Facebook announced on Tuesday the lifting of the blockade in Australia of news content after a last-minute agreement with the government on the law to force digital giants to pay media for their content. Finance Minister Josh Frydenberg has announced a compromise that will allow each side to save face.
Found as parliament examines the bill, this compromise means that Facebook and Google – particularly targeted by the bill – will not be penalized if they make certain deals with local media to pay for the news. They were given two months to negotiate these arrangements and avoid binding arbitration.
Thus, the Australian media will collect millions of dollars from Google and Facebook. For their part, the digital giants will not have to pay sums a priori higher than those granted and this will avoid an international precedent. “With these changes, we can now work to continue our investment in public service journalism and restore Facebook news to Australians in the coming days,” said Facebook Australia Managing Director Will Easton.
A first project with the Seven West group
Hours after the compromise was announced, Facebook revealed a first draft deal with powerful Australian media group Seven West. “We have come to an agreement that will allow us to support the news groups we choose, including small and local,” said Campbell Brown, Facebook vice president in charge of global news partnerships.
Last week, Facebook outraged Australia and many countries by blocking the publication of news links from local or international media in response to the bill. Several official emergency services Facebook pages were unintentionally affected. Google, which for a time threatened to suspend its search engine in Australia, agreed last week to pay “significant sums” in return for content from Australian press groups including News Corp. by Rupert Murdoch and Nine Entertainment, the two main ones.
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The compromise announced was described as “reasonable” by commentators. “Anyone can walk away and say, we got what we wanted,” said Rob Nicholls, professor of management at the University of New South Wales.
A law stored “in a drawer”
From the outset, the tech giants opposed this law intended to regulate relations between traditional media in great financial difficulty and the behemoths that dominate the Internet and capture a significant portion of advertising revenue. They feared in particular a precedent which would threaten their economic model. They were also opposed to making these negotiations with the media mandatory and failing to reach an agreement, an independent Australian arbitrator would rule.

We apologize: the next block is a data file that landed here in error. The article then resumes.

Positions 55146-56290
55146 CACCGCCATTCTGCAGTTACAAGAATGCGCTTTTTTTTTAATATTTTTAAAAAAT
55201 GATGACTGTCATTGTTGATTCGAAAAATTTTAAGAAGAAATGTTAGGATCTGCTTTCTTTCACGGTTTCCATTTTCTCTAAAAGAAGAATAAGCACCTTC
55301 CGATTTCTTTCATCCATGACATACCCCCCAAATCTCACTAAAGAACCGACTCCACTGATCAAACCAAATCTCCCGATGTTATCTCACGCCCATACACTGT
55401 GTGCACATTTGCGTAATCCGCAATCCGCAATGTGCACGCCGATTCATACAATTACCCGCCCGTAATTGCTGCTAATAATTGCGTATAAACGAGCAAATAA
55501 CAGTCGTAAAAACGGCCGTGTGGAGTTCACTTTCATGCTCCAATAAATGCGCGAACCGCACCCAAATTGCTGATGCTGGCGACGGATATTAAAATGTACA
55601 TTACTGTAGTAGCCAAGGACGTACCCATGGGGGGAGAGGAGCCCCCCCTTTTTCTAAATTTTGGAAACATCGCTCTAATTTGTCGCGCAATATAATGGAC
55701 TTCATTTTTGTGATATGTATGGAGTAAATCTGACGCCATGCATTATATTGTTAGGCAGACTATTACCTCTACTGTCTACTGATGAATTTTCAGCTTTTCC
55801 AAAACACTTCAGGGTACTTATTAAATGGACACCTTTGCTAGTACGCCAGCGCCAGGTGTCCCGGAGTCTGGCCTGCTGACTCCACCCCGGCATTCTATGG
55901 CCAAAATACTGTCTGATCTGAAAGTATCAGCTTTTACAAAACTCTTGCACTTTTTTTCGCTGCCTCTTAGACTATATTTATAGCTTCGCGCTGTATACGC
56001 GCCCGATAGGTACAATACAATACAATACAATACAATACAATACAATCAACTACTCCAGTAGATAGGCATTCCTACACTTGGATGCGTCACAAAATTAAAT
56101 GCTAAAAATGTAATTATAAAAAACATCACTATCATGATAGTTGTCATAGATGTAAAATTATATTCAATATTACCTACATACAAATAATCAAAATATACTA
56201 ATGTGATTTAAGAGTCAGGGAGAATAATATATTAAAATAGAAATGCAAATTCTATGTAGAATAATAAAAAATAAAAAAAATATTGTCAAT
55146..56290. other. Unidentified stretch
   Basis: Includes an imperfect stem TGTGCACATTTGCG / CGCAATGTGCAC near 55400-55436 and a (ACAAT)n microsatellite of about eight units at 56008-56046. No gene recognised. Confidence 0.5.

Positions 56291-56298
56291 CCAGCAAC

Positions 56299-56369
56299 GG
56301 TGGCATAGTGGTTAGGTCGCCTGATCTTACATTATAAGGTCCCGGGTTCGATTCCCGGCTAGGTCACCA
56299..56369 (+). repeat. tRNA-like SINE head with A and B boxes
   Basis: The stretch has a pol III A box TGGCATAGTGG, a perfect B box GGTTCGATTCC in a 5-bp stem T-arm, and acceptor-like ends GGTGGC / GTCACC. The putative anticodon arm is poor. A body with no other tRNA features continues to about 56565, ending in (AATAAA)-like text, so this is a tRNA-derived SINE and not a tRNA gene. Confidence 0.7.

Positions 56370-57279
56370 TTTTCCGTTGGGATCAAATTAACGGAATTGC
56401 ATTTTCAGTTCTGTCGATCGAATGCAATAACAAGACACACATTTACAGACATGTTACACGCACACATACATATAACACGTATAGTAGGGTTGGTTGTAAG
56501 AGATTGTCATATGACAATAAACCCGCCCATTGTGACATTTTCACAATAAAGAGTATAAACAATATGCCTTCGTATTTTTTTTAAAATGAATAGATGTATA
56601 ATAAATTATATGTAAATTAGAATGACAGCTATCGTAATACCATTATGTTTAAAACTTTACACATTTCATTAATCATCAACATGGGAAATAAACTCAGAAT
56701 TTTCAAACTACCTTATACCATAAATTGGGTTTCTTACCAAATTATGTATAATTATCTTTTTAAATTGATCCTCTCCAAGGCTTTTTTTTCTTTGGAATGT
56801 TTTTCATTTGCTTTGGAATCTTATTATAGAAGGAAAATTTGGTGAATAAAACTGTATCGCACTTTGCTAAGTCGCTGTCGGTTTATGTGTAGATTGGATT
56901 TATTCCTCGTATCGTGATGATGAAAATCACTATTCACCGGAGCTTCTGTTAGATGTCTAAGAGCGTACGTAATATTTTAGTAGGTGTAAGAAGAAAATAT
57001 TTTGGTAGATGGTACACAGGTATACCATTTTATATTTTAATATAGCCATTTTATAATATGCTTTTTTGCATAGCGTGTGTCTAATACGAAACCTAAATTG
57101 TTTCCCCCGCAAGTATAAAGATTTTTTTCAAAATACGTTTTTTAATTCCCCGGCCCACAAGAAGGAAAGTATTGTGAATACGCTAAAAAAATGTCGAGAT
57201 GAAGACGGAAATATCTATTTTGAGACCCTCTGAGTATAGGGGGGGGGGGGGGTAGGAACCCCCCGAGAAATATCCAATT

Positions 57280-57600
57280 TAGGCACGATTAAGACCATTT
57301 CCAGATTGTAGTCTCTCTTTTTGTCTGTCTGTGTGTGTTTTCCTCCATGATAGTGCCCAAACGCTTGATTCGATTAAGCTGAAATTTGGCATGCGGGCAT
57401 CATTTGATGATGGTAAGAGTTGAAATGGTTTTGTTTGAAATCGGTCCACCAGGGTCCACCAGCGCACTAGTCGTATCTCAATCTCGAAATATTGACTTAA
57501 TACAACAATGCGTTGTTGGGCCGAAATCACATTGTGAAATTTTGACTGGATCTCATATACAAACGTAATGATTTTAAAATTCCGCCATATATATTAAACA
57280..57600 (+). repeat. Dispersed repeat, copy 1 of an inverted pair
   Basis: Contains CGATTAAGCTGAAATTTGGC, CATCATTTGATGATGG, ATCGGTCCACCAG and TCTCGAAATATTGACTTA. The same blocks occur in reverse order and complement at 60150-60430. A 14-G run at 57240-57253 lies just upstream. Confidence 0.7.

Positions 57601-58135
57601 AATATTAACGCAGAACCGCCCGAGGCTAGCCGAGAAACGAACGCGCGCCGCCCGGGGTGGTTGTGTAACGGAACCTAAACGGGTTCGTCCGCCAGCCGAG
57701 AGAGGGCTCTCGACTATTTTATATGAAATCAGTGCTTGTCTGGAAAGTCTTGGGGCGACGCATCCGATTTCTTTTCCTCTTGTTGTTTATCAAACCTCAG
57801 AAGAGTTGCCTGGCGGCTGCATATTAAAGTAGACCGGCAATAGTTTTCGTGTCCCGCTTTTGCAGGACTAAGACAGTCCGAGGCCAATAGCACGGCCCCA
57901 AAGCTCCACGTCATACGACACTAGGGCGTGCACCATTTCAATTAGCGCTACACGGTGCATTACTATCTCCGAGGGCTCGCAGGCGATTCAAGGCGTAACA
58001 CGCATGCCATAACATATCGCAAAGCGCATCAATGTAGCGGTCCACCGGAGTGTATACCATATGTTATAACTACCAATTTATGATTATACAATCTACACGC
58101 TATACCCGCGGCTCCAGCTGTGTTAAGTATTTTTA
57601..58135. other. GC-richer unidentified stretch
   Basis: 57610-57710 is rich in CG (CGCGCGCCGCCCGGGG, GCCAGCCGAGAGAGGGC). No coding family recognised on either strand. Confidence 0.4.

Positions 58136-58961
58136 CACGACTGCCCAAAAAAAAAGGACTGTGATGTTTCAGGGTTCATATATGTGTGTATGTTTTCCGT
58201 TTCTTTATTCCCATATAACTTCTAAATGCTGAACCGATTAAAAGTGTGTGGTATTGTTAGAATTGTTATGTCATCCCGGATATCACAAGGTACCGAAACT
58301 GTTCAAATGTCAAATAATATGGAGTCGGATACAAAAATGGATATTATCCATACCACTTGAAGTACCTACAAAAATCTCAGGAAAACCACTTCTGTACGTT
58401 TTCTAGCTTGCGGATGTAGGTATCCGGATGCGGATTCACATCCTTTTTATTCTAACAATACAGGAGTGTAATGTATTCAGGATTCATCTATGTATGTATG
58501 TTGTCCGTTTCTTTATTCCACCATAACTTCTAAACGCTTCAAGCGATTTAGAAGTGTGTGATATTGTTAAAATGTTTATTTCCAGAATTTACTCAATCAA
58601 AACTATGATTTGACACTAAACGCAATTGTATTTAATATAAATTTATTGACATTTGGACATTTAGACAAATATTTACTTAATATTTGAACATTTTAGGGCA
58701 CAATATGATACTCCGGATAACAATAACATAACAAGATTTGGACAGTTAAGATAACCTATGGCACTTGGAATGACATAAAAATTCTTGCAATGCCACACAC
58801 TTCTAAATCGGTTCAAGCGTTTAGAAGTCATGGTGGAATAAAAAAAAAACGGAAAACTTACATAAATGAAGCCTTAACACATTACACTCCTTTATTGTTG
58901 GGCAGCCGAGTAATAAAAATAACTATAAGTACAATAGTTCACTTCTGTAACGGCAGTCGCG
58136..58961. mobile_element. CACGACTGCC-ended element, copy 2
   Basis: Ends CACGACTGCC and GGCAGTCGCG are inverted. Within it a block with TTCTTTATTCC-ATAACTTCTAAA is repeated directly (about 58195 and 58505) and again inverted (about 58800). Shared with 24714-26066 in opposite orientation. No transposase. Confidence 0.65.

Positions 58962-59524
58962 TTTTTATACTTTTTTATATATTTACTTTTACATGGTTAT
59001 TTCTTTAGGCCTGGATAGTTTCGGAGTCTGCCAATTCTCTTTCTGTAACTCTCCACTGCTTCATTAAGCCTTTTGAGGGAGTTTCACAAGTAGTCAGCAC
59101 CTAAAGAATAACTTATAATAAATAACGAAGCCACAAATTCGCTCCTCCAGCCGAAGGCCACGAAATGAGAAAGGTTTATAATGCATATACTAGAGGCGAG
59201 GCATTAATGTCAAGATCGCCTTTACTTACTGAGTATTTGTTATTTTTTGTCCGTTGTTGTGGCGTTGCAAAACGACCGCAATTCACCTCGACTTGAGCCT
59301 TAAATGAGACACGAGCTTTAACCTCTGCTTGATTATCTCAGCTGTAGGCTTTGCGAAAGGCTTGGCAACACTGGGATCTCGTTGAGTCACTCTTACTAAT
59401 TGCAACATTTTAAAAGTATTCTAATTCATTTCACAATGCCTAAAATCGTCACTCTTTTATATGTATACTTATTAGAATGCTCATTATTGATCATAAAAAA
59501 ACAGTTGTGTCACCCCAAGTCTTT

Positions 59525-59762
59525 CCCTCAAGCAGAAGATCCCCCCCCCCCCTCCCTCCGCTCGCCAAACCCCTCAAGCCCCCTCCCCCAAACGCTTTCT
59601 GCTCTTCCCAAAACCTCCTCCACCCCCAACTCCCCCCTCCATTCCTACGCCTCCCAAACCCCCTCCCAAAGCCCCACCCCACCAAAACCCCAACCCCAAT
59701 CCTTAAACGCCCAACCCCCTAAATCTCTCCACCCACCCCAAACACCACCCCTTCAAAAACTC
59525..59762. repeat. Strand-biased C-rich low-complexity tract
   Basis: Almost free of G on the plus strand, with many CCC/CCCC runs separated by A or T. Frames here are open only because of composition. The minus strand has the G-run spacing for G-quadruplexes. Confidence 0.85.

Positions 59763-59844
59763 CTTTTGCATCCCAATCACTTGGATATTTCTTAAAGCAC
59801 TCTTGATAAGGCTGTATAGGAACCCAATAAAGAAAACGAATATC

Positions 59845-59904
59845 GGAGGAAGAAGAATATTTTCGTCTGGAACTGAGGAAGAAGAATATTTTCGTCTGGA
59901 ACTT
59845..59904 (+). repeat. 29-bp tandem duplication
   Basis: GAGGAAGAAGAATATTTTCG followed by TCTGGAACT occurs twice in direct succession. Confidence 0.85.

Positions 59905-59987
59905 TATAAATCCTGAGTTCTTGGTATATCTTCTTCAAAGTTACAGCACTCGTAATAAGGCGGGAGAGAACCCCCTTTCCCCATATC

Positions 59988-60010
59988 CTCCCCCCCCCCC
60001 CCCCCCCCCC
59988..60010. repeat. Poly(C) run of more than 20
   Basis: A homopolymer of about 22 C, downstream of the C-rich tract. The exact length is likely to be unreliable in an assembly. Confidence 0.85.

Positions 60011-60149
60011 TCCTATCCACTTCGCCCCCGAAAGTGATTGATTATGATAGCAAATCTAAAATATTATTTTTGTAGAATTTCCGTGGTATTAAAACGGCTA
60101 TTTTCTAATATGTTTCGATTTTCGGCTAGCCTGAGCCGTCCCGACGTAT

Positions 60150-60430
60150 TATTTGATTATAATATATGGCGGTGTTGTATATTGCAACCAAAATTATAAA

Under the compromise, these measures will not come into effect if the digital giants are seen to have made a “significant contribution” to Australian media through unspecified “trade deals”. “We are now faced with the strange possibility that the code of conduct can be adopted by Parliament and that it does not apply specifically to anyone,” said Marcus Strom, union leader of the Alliance for Media, Entertainment and Arts. “It will remain in the finance minister’s drawer as a threat to misbehaving digital businesses. “
Critics of the bill believe that it sanctions successful businesses and amounts to transferring money to traditional media in financial difficulty but politically influential. The media sector has shed thousands of jobs in Australia over the past decade as advertising revenue went to big tech firms. Of the $ 100 on advertising spent by Australian businesses, 49 go to Google and 24 to Facebook, according to the Australian competition authority. While Google and Facebook seem to have found a solution in Australia, that doesn’t mean the end of their problems. The European Union, Canada and other countries also intend to regulate the sector.
Original article by : www.leparisien.fr